Cell Mates

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Graphic by Bryan Christie

Few of us ever plan on visiting Bauchet Street, but the short tree-lined avenue is home to a novel piece of architecture: the Twin Towers Correctional Facility. Set on ten downtown acres amid a sloppy triangle formed by the 5, 101, and 110 freeways, the 1.5-million-square-foot jail opened in 1997. During construction, guards were posted to keep scavengers from breaking in. Now roughly 2,900 inmates are pining to get out.

1. The 8th Floor
Unlike state prisons, county jails are run by the Los Angeles Sheriff’s Department, with deputies serving as guards. All told, about 120 sheriffs are on duty at one time. The top of Tower 1 is the executive floor, where the unit commanders and chiefs have their offices. 

2. The 7th Floor
Convicts in L.A. with mental health needs are sent to the Twin Towers, where about 39 percent of the inmates, including the few women housed here, suffer from mental disorders. The most extreme cases are held on this floor.

3. Inmate Reception Center
Arrestees spend their first 10 to 24 hours at the IRC. The average sentence used to be about 40 days, but with a new policy that sends nonviolent criminals to county jails instead of state prisons, some inmates face stretches of up to ten years.

4. Tower 2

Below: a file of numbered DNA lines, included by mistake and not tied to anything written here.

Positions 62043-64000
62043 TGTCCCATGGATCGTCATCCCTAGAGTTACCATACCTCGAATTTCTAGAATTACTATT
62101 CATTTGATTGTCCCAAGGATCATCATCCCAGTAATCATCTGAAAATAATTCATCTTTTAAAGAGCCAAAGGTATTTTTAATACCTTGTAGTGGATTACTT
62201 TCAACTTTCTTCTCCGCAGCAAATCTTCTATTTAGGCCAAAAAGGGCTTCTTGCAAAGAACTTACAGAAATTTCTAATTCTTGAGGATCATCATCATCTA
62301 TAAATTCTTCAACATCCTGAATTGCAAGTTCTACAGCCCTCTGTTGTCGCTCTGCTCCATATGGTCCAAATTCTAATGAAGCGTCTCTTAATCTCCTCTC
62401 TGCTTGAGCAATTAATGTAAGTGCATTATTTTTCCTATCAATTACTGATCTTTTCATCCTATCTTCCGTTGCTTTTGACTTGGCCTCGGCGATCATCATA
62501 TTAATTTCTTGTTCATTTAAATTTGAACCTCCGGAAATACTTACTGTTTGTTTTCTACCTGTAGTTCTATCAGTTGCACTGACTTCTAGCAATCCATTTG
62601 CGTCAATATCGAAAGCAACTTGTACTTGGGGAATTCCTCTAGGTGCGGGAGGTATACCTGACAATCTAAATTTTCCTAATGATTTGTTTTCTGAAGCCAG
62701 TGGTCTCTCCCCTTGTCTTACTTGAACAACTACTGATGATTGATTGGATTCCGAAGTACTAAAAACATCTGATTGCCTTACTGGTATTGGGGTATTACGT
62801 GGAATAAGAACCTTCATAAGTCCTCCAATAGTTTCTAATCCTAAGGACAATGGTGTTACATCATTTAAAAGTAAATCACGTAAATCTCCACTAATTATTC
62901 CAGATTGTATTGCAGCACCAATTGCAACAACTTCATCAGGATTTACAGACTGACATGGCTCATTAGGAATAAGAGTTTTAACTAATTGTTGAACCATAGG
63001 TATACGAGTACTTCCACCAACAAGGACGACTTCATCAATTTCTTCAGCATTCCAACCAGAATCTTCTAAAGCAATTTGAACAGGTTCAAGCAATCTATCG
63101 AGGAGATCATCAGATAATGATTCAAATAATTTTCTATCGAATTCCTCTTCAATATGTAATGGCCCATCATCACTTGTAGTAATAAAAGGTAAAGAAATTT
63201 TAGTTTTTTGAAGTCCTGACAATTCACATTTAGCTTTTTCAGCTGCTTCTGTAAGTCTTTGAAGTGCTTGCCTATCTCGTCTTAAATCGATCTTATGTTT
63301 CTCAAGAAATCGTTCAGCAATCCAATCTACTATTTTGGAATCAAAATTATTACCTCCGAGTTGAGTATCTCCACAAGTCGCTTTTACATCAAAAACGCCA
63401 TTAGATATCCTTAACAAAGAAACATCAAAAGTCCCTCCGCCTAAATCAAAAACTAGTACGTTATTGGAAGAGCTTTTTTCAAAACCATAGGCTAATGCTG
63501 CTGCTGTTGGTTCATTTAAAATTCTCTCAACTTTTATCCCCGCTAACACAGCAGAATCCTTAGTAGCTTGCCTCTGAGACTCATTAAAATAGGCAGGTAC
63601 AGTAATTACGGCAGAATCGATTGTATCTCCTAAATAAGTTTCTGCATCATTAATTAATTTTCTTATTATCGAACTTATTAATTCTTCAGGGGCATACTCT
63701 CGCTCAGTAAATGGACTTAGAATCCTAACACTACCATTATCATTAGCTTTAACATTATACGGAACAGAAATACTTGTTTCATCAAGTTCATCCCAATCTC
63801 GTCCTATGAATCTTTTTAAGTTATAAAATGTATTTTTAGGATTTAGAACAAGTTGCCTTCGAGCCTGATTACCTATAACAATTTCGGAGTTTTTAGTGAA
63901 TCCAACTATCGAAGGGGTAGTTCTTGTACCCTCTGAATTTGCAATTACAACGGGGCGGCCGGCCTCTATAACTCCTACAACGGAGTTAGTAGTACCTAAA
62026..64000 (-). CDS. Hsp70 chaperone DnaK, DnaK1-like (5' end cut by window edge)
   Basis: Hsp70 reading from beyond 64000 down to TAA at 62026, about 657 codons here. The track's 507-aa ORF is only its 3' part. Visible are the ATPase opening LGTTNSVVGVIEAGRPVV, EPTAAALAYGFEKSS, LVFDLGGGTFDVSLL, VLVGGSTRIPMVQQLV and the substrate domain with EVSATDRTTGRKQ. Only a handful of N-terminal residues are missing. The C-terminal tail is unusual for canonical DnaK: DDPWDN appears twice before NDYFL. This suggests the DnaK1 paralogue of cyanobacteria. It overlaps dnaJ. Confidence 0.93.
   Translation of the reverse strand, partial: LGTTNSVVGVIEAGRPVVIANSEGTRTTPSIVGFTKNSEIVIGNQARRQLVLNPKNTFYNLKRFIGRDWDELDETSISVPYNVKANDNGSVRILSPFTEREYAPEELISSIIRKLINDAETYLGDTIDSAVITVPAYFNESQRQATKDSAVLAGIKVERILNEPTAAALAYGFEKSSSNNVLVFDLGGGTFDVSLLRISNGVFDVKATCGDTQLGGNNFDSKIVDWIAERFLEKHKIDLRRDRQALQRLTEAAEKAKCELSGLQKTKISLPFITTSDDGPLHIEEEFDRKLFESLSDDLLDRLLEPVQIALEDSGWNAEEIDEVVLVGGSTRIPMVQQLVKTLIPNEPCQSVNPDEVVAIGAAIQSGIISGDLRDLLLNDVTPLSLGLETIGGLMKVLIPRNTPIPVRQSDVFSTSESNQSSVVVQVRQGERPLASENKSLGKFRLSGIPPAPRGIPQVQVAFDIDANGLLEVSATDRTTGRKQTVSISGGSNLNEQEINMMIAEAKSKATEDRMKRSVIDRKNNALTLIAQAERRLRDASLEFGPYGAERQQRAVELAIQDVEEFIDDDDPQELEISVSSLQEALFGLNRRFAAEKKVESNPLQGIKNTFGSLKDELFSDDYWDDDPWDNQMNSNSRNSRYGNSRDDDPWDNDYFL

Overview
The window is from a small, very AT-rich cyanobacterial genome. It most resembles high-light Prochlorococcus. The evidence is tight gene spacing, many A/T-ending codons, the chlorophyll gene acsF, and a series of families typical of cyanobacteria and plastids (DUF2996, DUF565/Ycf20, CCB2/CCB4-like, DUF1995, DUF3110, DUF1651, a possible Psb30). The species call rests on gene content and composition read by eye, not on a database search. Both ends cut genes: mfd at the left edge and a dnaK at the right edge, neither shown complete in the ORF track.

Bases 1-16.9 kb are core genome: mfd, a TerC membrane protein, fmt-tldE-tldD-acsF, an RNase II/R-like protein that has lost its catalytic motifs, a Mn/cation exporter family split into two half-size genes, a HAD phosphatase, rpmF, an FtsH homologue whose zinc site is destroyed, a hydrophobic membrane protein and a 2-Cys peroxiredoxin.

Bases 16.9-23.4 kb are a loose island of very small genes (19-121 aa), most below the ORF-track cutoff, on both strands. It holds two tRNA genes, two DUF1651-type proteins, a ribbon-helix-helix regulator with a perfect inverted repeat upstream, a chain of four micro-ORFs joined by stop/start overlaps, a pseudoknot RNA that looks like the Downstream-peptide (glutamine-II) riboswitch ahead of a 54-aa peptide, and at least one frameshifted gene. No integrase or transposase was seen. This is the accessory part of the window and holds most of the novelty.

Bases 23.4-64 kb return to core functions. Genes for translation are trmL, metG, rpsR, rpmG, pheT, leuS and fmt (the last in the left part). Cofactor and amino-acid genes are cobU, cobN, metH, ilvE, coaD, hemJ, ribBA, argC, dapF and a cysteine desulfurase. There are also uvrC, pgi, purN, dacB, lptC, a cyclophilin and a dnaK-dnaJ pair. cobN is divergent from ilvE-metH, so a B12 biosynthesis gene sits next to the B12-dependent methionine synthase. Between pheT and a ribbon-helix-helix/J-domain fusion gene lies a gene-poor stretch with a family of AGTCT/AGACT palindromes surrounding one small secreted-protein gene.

This tower is one story shorter than its twin. Due to budget cuts that eliminated 300 sheriff positions, Tower 2 has closed several floors and now contains about 670 inmates compared with approximately 2,230 in Tower 1. 

5. The Core
Every detention floor in the towers features a transparent control booth at its center surrounded by six pods—dormitory-like housing units that each hold 60 to 70 inmates. This design allows the deputy manning the booth to observe three pods at a time.

6. The Basement
Beneath Tower 1 is the kitchen, where a mix of civilian and inmate employees prepare more than 9,000 meals a day for the inmates and 750 for the staff. 

7. Bauchet Street
When their sentence is completed, convicts are released onto Bauchet Street, where there is a bank of pay phones they can use to arrange transportation. 

8. The Windows
The tall, narrow openings on the exterior of the jail are designed to maximize sunlight without allowing a person to exit or a significant amount of contraband to enter.

Graphic by Bryan Christie

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